Green pea hummus
Makes enough for 4
1 (16-ounce) package of frozen small green peas
8 ounces of store-bought hummus
About 10 large basil leaves
2 tablespoons of olive oil
Juice of 1 lime
Pinch sea salt
Pinch of cayenne pepper
Pita chips, for serving
Put all of the ingredients in a small food processor and pulse until smooth. Taste for seasonings. Add a bit more lime juice, sea salt, or cayenne if necessary. Refrigerate for at least a half-hour before serving.
Nutritional analysis per serving: 247 calories, 13 grams fat, 25 grams carbohydrates, 11 grams protein, no cholesterol, 251 milligrams sodium, 9 grams dietary fiber, 44 percent of calories from fat.
White bean, bacon and cherry tomato salad
Makes 4 servings
1 tablespoon of olive oil
2 cloves of garlic, minced
1 (15-ounce) can of white beans, drained and rinsed
Sea salt and pepper
6 to 8 cherry tomatoes, cut into quarters
Pinch of smoked paprika
3 green onions, chopped
4 pieces of bacon, cooked till crispy and crumbled
6 ounces of arugula
Splash of red wine vinegar (optional)
1. Put the olive oil and garlic in a saucepan and turn the heat to medium-low. Let this cook for 3 to 4 minutes, or until you can smell the garlic. Add the white beans, salt and pepper, cherry tomatoes, and smoked paprika. Cook until the tomatoes begin to wilt —this won't take more than 10 minutes. Add the chopped green onions and bacon.
2. Serve over a handful of arugula and with a splash of red wine vinegar, if you'd like (I do). This is equally great served warm, cold or at room temperature.
Nutritional analysis per serving: 211 calories, 7 grams fat, 27 grams carbohydrates, 11 grams protein, 5 milligrams cholesterol, 119 milligrams sodium, 6 grams dietary fiber, 29 percent of calories from fat.
Eggplant, red bell pepper and quinoa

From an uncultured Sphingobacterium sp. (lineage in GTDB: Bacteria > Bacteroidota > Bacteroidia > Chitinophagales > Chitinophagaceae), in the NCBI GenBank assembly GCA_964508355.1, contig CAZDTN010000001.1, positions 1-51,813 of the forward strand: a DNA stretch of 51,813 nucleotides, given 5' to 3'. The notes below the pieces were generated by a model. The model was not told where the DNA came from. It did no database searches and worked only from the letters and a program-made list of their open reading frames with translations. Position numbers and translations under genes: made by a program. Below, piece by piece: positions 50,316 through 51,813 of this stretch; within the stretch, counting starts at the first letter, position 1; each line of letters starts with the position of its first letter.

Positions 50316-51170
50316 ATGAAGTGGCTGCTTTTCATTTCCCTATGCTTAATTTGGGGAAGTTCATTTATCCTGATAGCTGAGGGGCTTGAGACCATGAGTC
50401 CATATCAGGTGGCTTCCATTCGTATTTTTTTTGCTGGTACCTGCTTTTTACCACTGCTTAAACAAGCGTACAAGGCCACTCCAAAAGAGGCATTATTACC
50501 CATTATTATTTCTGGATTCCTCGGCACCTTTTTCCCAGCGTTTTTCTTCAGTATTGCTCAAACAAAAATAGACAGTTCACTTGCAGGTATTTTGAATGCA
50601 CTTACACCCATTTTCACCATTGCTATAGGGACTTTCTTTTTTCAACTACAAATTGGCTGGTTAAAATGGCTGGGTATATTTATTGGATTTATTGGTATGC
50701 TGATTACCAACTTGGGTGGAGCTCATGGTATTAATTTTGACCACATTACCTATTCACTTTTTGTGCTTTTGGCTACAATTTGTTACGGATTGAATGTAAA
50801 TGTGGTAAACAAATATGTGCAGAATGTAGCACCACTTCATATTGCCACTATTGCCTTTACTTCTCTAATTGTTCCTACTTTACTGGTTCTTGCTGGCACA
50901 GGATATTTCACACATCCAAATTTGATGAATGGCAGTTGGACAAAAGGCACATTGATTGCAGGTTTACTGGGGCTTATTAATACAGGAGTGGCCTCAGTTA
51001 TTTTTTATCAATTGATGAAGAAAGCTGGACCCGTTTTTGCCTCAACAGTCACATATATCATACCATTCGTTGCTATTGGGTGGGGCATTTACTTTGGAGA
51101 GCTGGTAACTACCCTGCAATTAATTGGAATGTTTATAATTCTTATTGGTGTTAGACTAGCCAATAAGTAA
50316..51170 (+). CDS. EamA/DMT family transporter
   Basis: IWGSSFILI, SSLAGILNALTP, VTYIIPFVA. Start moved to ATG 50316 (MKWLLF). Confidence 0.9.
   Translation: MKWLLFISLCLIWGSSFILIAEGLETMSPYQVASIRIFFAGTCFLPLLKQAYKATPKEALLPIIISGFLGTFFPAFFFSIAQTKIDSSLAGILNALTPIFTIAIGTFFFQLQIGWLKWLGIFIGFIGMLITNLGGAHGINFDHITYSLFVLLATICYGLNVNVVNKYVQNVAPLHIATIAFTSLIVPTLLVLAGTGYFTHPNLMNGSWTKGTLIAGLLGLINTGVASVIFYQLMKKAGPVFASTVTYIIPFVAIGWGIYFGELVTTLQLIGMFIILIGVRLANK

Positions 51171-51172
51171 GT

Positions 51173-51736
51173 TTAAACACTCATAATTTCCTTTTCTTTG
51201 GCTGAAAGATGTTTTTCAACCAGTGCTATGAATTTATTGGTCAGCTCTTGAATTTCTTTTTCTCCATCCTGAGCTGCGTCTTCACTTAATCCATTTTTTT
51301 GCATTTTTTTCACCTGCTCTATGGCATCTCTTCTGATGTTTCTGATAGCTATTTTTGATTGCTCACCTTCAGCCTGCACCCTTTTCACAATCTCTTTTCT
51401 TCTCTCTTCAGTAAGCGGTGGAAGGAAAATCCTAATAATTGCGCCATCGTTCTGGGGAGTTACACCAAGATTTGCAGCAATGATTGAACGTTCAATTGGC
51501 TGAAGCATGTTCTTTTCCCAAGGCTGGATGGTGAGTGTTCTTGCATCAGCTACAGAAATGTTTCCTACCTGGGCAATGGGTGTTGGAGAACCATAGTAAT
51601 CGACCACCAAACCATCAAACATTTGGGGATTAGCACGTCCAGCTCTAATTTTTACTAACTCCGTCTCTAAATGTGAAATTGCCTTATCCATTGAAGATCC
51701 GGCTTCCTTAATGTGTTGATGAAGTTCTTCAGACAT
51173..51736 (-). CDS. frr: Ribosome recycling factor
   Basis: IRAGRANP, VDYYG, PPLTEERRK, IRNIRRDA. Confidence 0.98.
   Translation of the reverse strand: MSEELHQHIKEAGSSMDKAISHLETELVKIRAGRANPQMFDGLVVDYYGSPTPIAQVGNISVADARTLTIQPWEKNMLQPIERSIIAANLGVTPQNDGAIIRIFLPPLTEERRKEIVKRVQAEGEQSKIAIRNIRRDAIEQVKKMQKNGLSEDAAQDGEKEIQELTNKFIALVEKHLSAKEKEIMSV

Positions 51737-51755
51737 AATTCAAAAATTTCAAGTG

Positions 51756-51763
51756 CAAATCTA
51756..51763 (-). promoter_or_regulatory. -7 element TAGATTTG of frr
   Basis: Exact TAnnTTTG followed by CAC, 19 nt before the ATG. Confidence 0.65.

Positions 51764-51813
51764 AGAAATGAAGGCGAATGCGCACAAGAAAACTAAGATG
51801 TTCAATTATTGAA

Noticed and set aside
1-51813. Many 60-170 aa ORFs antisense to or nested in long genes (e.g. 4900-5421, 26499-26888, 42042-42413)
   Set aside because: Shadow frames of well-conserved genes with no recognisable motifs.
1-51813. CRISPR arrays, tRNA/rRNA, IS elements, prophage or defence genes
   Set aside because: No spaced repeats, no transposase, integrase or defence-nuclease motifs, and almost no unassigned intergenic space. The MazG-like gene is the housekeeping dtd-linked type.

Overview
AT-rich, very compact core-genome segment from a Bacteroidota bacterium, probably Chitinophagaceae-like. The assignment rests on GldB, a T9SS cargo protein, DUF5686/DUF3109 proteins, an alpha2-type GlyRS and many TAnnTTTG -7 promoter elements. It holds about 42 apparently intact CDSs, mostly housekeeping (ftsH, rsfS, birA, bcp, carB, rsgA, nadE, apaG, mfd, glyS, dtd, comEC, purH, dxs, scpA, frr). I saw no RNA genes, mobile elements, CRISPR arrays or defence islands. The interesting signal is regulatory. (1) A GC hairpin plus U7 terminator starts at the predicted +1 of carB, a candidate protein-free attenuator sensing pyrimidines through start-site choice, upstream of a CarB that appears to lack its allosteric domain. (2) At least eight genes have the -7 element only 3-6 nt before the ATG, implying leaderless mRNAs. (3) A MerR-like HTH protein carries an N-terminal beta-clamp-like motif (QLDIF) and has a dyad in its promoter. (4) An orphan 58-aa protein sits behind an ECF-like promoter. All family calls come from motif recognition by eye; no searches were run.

Makes 4 servings
1 eggplant, chopped into 1/2-inch pieces
1 red bell pepper, cut into 1/2-inch pieces
1/2 of a yellow onion, cut into 1/2-inch pieces
3 to 4 tablespoons of olive oil
Sea salt and pepper
1 cup of quinoa (uncooked)
Handful of cilantro, roughly chopped
1 teaspoon of cumin
Juice of 1/2 of a lemon
1. Preheat your oven to 450 degrees and line a cookie sheet (you may need 2) with parchment paper. Toss the eggplant, bell pepper, and onion pieces onto the cookie sheet, drizzle with olive oil and sprinkle with a big pinch of sea salt and pepper.
2. Cook the veggies until browned on all sides, or about 20 to 30 minutes total. Let cool.
3. While the veggies are roasting, make your quinoa by putting two cups of salted water on to boil, and when it boils, add the 1 cup of quinoa. Stir, turn down the heat, cover, and let cook for about 10 minutes. Turn off the heat and let rest for 15 minutes or until the quinoa absorbs all of the water. Fluff. Let this cool, too.
4. Put the quinoa into a large bowl along with the veggies. Add the cilantro, cumin, and lemon and toss. Taste for seasonings. Serve warm, cold, or at room temperature.
Nutritional analysis per serving: 298 calories, 13 grams fat, 41 grams carbohydrates, 7 grams protein, no cholesterol, 16 milligrams sodium, 6 grams dietary fiber, 38 percent of calories from fat.
Chocolate chip and walnut blondies
Makes 36 bite-size blondies
Inspired by a recipe from Mark Bittman and the Smitten Kitchen website